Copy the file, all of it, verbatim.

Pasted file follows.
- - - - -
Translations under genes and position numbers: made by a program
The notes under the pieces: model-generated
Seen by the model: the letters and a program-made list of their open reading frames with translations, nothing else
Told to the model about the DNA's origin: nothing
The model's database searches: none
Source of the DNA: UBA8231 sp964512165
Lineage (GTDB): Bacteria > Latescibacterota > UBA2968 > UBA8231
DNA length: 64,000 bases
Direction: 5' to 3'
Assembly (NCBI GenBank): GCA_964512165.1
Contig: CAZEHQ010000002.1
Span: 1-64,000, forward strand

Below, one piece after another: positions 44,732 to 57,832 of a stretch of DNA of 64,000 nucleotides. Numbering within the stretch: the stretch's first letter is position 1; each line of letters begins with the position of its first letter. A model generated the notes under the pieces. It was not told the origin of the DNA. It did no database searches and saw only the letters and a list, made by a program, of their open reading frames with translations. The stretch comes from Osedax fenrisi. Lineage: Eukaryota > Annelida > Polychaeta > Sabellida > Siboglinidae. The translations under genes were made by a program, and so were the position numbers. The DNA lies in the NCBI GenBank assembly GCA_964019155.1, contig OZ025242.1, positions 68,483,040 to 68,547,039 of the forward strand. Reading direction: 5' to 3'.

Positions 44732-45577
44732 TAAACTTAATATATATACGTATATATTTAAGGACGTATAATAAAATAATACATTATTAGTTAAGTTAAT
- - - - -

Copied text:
Translations under genes and position numbers: made by a program
The notes under the pieces: model-generated
Seen by the model: the letters and a program-made list of their open reading frames with translations, nothing else
Told to the model about the DNA's origin: nothing
The model's database searches: none
Source of the DNA: UBA8231 sp964512165
Lineage (GTDB): Bacteria > Latescibacterota > UBA2968 > UBA8231
DNA length: 64,000 bases
Direction: 5' to 3'
Assembly (NCBI GenBank): GCA_964512165.1
Contig: CAZEHQ010000002.1
Span: 1-64,000, forward strand

Below, one piece after another: positions 44,732 to 57,832 of a stretch of DNA of 64,000 nucleotides. Numbering within the stretch: the stretch's first letter is position 1; each line of letters begins with the position of its first letter. A model generated the notes under the pieces. It was not told the origin of the DNA. It did no database searches and saw only the letters and a list, made by a program, of their open reading frames with translations. The stretch comes from Osedax fenrisi. Lineage: Eukaryota > Annelida > Polychaeta > Sabellida > Siboglinidae. The translations under genes were made by a program, and so were the position numbers. The DNA lies in the NCBI GenBank assembly GCA_964019155.1, contig OZ025242.1, positions 68,483,040 to 68,547,039 of the forward strand. Reading direction: 5' to 3'.

Positions 44732-45577
44732 TAAACTTAATATATATACGTATATATTTAAGGACGTATAATAAAATAATACATTATTAGTTAAGTTAAT